So last year I wrote about how many fantastic fruit and nut trees are growing all over Würzburg, and our love of foraging for free goodies. While I was excited about the plum, nut and the occasional cherry tree growing on our street and in our neighborhood, we’ve since learned that that was only the tip of the iceberg.
We found the motherload, kids.
A few weeks ago, the Mr. and I discovered a lovely walk through old orchards and vineyards down to a small village called Randesacker. You then can walk from Randesacker along the Main River into Würzburg. While it’s a very nice walk indeed, what is even more exciting about it from my point of view is the number of old cherry trees (and other fruit trees) growing along the way, particularly next to the vineyards. Last week, we did the walk and were astounded by all the cherries that we saw growing. What is even more astounding is that it appears NOBODY IS HARVESTING THEM.
I love cherries. In fact, I realized after eating some growing in the wild in Scotland a few years back that fresh, ripe, sweet cherries are probably my favorite fruit (with blueberries being a very close second.) So discovering all of these cherry trees, practically dripping with sweet, ripe, and plentiful fruit, was quite simply a little bit of heaven for me.
We greedily picked as many as we could eat (without making ourselves sick) and stuck some in our bag for later. We then came back a few days later with a backpack.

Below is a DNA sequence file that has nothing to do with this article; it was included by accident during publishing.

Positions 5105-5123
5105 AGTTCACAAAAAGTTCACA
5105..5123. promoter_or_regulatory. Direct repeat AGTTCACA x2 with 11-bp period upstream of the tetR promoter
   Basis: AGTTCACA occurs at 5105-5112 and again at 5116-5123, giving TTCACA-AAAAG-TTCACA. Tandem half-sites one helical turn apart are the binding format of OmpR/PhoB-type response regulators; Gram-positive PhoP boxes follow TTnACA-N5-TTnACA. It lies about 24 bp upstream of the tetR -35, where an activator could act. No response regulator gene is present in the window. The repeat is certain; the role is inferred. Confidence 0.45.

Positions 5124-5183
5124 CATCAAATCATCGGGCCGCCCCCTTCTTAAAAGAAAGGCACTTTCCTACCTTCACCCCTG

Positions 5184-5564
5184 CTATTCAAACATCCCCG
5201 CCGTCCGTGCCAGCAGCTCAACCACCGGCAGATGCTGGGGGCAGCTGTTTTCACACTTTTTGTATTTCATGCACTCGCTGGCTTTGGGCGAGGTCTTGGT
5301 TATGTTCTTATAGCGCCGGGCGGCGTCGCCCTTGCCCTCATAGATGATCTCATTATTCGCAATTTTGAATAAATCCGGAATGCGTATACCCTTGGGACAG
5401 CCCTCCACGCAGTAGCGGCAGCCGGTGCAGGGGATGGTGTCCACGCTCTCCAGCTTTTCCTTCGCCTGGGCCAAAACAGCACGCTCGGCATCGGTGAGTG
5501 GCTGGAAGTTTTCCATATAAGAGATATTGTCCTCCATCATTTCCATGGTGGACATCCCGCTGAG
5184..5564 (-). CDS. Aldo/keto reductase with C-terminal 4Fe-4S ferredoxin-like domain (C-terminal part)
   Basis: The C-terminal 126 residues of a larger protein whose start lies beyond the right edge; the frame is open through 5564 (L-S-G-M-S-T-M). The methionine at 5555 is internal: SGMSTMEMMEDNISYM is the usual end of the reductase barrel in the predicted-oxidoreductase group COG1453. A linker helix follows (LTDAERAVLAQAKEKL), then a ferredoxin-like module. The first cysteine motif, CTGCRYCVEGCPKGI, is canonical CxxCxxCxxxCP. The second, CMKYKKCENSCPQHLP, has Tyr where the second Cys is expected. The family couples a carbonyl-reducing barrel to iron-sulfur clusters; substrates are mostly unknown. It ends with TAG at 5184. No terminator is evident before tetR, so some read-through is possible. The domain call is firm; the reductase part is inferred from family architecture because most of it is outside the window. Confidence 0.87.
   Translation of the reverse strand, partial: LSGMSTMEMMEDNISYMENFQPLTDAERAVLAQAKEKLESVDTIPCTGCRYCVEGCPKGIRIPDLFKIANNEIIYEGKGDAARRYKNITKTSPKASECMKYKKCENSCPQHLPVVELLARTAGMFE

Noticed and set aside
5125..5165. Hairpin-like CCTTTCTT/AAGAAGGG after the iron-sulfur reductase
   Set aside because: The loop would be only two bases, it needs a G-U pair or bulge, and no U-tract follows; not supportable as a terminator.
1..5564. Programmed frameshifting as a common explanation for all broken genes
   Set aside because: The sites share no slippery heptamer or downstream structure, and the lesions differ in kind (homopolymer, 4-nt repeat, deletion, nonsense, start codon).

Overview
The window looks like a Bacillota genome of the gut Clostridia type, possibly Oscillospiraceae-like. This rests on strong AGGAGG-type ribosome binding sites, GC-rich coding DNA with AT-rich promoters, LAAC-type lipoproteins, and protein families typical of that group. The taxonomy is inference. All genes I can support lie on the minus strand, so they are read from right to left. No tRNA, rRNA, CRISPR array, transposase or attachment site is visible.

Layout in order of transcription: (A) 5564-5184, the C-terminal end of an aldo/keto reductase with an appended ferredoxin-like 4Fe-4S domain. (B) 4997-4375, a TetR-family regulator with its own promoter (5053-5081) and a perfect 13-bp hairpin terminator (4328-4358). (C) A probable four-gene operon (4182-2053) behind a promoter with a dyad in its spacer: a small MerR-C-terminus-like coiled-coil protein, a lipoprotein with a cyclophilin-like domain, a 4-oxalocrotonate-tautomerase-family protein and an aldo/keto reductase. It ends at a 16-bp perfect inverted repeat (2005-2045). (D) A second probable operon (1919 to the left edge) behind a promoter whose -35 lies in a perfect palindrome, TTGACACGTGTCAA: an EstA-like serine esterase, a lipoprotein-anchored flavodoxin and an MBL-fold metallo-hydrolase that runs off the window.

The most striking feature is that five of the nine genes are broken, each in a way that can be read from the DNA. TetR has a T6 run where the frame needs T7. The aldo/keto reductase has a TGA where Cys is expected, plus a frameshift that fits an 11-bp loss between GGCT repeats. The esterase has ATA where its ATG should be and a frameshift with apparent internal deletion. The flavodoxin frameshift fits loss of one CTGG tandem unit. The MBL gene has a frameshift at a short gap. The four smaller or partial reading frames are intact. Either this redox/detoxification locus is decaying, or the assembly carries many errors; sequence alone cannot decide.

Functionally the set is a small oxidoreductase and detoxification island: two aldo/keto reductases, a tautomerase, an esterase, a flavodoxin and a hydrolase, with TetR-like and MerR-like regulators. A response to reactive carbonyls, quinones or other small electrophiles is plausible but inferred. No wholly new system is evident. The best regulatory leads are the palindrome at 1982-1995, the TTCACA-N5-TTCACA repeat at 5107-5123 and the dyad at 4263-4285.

When we tell people about these trees, they say surely they must belong to someone. Surely someone must harvest the fruit. But we’ve been back multiple times, with much of the fruit being at its absolute peak, and none of it is being harvested. The only cherries you *sometimes* see missing are the ones from lower branches (and after a few trips, much of what was missing could be attributed to us!) During our last walk up, we took a different path along the vineyards and found even more cherry trees covered in fruit. It was just unbelievable. What’s also interesting is that sheer variety of cherries; big, bright red fruit to small, almost black cherries, and each has a different flavor.
In addition to the abundant cherry trees, we also found walnut and hazelnut trees that we plan to return to later in summer. The Mr. cracked a walnut open discovered a soft, almost spongy nut forming inside. I took a tiny bite and it was very, very bitter.
At the end of the walk, close to Randesacker, we found a mulberry tree. The Mr. said he thinks most Germans these days don’t even know that mulberries are edible. The huge, old tree was also bursting with fruit so ripe and sweet, it would literally fall off onto your hand as you picked it.
On the one hand while it’s fantastic that we pretty much have these fruit trees to ourselves to plunder, I have to say it always breaks my heart a little when I look up and see all the fruit up high that’s just left to fall off and rot. You don’t know how many times I’ve talked about buying a ladder, a fruit picking device and coming back in the dead of the night.